Health Insurance alternatives for East Tennesseans

By: Jessa Goddard
By: Jessa Goddard

Knoxville (WVLT) -- An article published in the Knoxville News Sentinel draws attention to the number of Knox County residents without health insurance.

And it prompted us to ask, for the 60 to 80 thousand Knox county residents without insurance, what options are there?

We're covering East Tennessee health with more on the resources available in our community.

Whether it's due to a job change, or because they simply can't afford the insurance premiums.

The United Way of Greater Knoxville says 60 to 80 thousand Knox County residents have no health insurance.

Dr. Parinda Khatri, Psychologist with Cherokee Health Systems says, "It has been absolutely devastating for many people in Knoxville, one event, even one illness, can impact not only their health status, their financial status, but those of their family."

Not long after Tenncare dis enrolled about 12,000 recipients in Knox County in 2005, the problem emerged and a partnership was formed.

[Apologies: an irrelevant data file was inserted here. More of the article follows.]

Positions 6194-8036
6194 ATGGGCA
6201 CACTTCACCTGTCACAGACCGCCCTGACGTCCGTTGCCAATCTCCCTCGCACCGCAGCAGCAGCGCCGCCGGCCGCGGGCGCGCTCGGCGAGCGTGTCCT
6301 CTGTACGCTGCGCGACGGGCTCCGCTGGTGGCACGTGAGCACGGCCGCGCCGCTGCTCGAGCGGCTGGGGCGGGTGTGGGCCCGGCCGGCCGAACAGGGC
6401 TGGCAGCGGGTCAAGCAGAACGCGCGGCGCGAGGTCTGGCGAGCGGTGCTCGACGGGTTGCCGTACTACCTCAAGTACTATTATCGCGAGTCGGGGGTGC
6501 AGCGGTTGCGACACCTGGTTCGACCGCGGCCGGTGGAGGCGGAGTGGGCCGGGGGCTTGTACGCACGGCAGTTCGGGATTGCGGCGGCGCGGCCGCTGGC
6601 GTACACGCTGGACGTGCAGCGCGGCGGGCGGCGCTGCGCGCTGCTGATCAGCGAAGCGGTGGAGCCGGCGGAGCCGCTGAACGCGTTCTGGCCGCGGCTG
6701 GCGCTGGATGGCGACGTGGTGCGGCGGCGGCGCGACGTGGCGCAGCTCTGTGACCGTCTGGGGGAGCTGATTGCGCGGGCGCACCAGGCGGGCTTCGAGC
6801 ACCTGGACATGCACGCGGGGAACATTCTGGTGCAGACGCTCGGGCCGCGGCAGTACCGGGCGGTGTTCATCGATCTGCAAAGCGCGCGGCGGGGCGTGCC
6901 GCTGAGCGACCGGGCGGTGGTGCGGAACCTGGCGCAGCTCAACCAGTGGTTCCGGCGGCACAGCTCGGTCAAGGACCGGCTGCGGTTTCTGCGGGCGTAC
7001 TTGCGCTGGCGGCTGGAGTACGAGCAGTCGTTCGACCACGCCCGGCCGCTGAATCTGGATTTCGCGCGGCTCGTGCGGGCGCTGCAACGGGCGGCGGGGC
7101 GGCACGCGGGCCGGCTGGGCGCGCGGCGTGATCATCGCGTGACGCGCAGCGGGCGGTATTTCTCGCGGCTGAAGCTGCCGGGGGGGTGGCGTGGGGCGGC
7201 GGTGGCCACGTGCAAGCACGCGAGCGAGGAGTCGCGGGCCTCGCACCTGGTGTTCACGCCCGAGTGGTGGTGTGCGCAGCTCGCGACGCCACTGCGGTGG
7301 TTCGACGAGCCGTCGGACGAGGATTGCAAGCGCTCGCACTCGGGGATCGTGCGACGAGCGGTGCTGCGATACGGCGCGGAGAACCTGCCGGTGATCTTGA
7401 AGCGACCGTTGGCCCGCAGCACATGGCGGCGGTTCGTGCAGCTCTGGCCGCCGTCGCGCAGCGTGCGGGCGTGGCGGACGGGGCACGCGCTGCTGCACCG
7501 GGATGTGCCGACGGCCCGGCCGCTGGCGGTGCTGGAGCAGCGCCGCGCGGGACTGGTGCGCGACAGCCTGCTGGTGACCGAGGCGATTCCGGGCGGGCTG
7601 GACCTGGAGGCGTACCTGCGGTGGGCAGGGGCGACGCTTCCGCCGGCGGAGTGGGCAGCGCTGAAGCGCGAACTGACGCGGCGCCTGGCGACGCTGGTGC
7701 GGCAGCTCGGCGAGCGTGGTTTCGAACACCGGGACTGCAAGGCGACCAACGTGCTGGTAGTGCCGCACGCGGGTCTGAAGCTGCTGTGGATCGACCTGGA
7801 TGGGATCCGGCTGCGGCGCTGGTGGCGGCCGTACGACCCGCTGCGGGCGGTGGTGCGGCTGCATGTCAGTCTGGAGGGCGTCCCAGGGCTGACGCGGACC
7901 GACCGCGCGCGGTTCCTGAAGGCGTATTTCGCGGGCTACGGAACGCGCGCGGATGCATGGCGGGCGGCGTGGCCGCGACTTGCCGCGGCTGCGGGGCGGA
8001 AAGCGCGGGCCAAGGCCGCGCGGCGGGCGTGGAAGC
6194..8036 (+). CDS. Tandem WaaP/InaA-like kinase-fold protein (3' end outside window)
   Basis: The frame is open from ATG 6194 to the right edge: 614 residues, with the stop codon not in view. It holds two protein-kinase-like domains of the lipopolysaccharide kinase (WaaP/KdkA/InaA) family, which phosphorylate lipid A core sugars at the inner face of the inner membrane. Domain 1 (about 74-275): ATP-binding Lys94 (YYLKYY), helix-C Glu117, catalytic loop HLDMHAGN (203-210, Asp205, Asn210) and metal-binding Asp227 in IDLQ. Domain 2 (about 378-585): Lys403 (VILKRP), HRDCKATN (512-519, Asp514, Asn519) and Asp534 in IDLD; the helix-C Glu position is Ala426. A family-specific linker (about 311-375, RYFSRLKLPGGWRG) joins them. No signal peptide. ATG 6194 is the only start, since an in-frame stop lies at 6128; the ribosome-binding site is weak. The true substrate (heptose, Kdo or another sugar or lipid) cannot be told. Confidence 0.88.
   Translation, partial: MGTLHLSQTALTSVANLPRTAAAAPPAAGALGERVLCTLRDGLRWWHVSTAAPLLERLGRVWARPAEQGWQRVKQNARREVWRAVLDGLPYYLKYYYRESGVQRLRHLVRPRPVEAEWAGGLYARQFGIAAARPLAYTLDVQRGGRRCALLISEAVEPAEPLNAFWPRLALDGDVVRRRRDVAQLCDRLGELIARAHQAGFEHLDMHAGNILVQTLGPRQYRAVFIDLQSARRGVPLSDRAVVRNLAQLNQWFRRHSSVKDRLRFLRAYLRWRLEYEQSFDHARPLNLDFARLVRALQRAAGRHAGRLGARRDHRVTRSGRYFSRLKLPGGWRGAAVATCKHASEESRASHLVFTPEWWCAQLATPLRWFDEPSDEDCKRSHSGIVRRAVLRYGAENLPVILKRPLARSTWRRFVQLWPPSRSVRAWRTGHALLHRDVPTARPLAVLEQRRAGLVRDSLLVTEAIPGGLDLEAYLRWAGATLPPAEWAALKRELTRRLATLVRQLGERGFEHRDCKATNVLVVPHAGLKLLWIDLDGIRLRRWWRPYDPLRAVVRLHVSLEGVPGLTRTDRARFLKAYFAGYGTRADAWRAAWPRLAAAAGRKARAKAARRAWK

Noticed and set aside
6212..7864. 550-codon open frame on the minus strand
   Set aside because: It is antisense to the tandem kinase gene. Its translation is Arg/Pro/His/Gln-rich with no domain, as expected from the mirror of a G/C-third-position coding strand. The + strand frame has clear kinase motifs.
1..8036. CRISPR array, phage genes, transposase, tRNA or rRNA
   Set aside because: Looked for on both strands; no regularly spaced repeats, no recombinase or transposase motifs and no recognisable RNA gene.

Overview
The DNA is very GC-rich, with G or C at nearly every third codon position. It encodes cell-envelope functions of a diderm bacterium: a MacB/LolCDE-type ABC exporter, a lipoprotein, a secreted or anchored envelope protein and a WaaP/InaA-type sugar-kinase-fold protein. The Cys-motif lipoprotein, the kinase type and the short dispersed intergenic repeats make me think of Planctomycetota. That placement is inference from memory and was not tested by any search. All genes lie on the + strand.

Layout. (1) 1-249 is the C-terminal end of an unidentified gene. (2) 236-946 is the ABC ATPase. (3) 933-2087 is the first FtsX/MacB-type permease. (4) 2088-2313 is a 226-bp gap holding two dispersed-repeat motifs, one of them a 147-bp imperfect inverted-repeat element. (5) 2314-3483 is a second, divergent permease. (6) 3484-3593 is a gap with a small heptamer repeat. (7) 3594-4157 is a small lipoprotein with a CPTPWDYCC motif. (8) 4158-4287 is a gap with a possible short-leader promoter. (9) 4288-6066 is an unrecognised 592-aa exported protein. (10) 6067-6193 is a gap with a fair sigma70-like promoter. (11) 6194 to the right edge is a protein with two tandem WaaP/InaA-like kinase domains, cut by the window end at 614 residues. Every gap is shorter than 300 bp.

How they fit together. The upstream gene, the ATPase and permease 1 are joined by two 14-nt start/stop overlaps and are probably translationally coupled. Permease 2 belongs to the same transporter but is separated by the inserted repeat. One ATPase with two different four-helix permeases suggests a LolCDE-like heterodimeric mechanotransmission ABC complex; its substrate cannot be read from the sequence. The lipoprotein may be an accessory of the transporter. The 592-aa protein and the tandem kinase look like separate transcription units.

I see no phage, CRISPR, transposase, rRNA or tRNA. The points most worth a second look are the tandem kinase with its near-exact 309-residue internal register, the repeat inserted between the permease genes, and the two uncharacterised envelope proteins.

Together, Cherokee Health Systems, Interfaith Health Clinic and the newly formed Knoxville Area Project Access, or KAPA, would meet the needs of the working uninsured.

Kimberly Weaver, Knoxville Area Project Access says, "They're showing up and they're actually very sick people because they've gone without care for so long."

Since that time, KAPA has provided 8,900 patients with $9 million in medical care, through its network of 800 area physicians, who donate their services.

To qualify, you must be a Knox County resident, with no other access to health insurance through your job or the government, and 200 percent or more below the poverty level.

For a family of four that's less than $41,000.

Weaver says, "We really want to be a stop gap. We want people that this is just a place where they can kind of find some health care and then go on and lead self-sufficient lives."

At Cherokee Health Systems, services are charged on a sliding scale based on income.

But no one will be turned away.

Khatri says, "Anyone who walks through our door, regardless of insurance status is going to get good health care and that could mean good medical primary care, behavioral health care."

It may not be a solution to this nationwide problem, now numbering more than $46 million, but it's a start.

To find out if you qualify for Knoxville area project access, call 531-2766.

If you don't qualify, private insurance may be your only other option.

Some high deductible plans may be more affordable than you think, and will protect you if something catastrophic happens, but you have to shop around.


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